Eurocopter and Canada’s National Research Council (NRC) signed a 10-year agreement on research and technology cooperation, ranging from manufacturing technologies to flight tests for environmental investigations.
The deal with Eurocopter comes a day after the NRC and the Boeing Company announced that they have found a way to create ice crystals in a simulated aircraft engine test rig in air temperatures above the freezing point, a capability the NRC describes as a significant step forward in the understanding of how ice accumulates under such conditions.
“This work is a critical part of Boeing’s multi-step action plan to tackle this important industry safety issue,” said Boeing aviation safety director Corky Townsend.
“Demonstration of this type of ice formation in a high-level test will further our understanding of how and why ice crystals form in a warm engine. This brings us one step closer to finding a solution.”
In flight, ice crystals can enter the engine and form ice on engine surfaces in the core flow path, where the air temperature is above freezing. NRC researchers conducted the tests in the council’s research altitude test facility, where they could create both cold conditions outside the engine and the warm conditions inside, to accurately simulate the in-flight environment. They then produced ice crystals in the range of 70 to 210 microns in concentrations up to 15 grams per cubic meter and blew them into the simulated engine rig for the test.
Although researchers aimed to create ice accretion in any quantity in a simulated engine S-duct in temperatures above 0 degrees C (32 degrees F), they succeeded far beyond expectations, according to the NRC, and managed to build ice formations of the size that could affect engine performance. Also, because they recorded the tests using regular and high-speed video, the researchers can now define some conditions in which accretion will and will not occur.
Further research will look at increasing the ratio of liquid water to ice crystals at the ice accretion site. Later projects will use altitude capabilities in the NRC test facility to investigate the effect of high density on ice accretion.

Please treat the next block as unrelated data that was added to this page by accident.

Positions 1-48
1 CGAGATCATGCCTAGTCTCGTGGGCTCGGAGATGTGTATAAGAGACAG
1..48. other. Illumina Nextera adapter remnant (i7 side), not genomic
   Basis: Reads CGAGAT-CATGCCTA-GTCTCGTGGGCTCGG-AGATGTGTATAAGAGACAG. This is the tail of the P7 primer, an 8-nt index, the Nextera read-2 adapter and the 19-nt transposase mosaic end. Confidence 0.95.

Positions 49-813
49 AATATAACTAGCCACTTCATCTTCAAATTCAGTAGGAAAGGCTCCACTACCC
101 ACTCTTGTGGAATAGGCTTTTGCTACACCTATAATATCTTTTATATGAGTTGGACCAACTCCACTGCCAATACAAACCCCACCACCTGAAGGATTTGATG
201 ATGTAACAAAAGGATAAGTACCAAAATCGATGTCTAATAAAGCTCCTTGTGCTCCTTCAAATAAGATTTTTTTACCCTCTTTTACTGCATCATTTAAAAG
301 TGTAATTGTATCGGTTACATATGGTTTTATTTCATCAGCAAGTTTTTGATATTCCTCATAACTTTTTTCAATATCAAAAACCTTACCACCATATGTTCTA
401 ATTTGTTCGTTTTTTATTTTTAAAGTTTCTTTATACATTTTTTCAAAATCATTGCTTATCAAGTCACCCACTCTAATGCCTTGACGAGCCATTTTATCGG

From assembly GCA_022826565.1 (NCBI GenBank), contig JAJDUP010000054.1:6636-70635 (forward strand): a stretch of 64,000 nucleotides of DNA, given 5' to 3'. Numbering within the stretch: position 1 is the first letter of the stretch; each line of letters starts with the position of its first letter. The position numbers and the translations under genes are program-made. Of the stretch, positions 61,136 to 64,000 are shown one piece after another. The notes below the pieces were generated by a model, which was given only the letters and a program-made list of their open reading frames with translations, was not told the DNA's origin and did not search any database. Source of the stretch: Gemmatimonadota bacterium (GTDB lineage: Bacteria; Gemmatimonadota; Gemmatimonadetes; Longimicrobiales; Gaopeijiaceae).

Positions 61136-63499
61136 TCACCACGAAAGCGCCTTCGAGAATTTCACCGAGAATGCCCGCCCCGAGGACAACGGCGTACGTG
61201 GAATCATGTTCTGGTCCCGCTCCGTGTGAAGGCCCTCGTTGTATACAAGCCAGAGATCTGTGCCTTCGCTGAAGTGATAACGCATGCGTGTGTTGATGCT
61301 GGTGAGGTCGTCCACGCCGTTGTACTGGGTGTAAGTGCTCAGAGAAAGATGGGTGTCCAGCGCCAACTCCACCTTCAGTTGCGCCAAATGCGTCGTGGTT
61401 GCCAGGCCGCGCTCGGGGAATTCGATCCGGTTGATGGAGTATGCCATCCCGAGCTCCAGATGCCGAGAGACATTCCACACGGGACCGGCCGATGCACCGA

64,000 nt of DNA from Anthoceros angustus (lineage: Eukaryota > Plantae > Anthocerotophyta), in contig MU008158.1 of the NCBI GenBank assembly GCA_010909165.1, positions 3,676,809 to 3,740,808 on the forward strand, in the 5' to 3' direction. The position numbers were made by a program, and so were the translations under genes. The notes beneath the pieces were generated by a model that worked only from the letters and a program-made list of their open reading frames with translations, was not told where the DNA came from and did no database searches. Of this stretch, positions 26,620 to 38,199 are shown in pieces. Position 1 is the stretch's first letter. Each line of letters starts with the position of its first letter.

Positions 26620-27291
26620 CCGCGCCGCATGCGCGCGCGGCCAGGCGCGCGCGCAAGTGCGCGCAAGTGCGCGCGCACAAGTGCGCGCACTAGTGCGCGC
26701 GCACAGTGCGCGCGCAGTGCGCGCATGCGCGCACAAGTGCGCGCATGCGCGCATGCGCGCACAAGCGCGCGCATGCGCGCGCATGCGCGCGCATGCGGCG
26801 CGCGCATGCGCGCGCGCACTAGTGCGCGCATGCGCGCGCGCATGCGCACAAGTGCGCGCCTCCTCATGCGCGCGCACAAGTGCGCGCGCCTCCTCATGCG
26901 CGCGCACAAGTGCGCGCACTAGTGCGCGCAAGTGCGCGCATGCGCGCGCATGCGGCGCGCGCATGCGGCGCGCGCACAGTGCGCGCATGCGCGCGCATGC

Meanwhile, NRC announced the launch of the Canadian Environmental Technology Road Map, which identifies the pre-competitive technologies and infrastructure the Canadian aerospace industry needs to meet environmental and sustainability requirements over the next 10 to 15 years. Industry participants in the year-long process include Bombardier Aerospace, Air Canada, Bell Helicopter Textron Canada, Pratt & Whitney Canada, Rolls-Royce Canada, Messier-Dowty and Standard Aero. The technologies identified by the process fall into four categories: engine emissions, aircraft noise, aircraft fuel and life-cycle impact, including the effects of manufacturing, repair, overhaul and disposal.
Bombardier, for one, has already benefited from the NRC’s expertise in the field of robotics. The Montreal-based airframer recently introduced its first robotics system for the assembly of aircraft components, improving productivity in a broad sense and reducing tendonitis and related health problems in workers. With help from the NRC, Bombardier has implemented an automated positioning system, whereby robots replace a human operator who would previously position a fuselage panel on a riveting machine. “Now, instead of handling the fuselage panel, workers…monitor the positioning operations done by robots,” said NRC group leader for automation and robotics Claude Perron.
Other studies involving the NRC include tests of “oil free” engine bearings that it claims can significantly reduce fuel consumption and greenhouse gas emissions. Oil-free bearings–also called “foil” or “compliant” bearings–respond to an industry trend to increase the power density of turbines by making them smaller, lighter, faster and hotter. Oil loses its slipperiness at the high operating temperatures where turbines run most efficiently, and up to a quarter of a conventionally oiled turbine’s weight consists of lubricating pumps, filters and oil channels.
Wind Tunnel Tests Rework C-17 Flaps
Canada’s National Research Council has conducted a series of wind-tunnel tests to assist Boeing in making wing flap changes to the C-17, with the aim of increasing lift and shortening required runway length. A 4.8-percent scale model of the C-17 was tested in NRC’s closed-circuit nine- by nine-meter tunnel near MacDonald-Cartier International Airport in Ottawa. A substantial amount of data was collected with various wing flap configurations, which will be used by Boeing to verify the subtle changes it intends to make to the C-17’s flap system.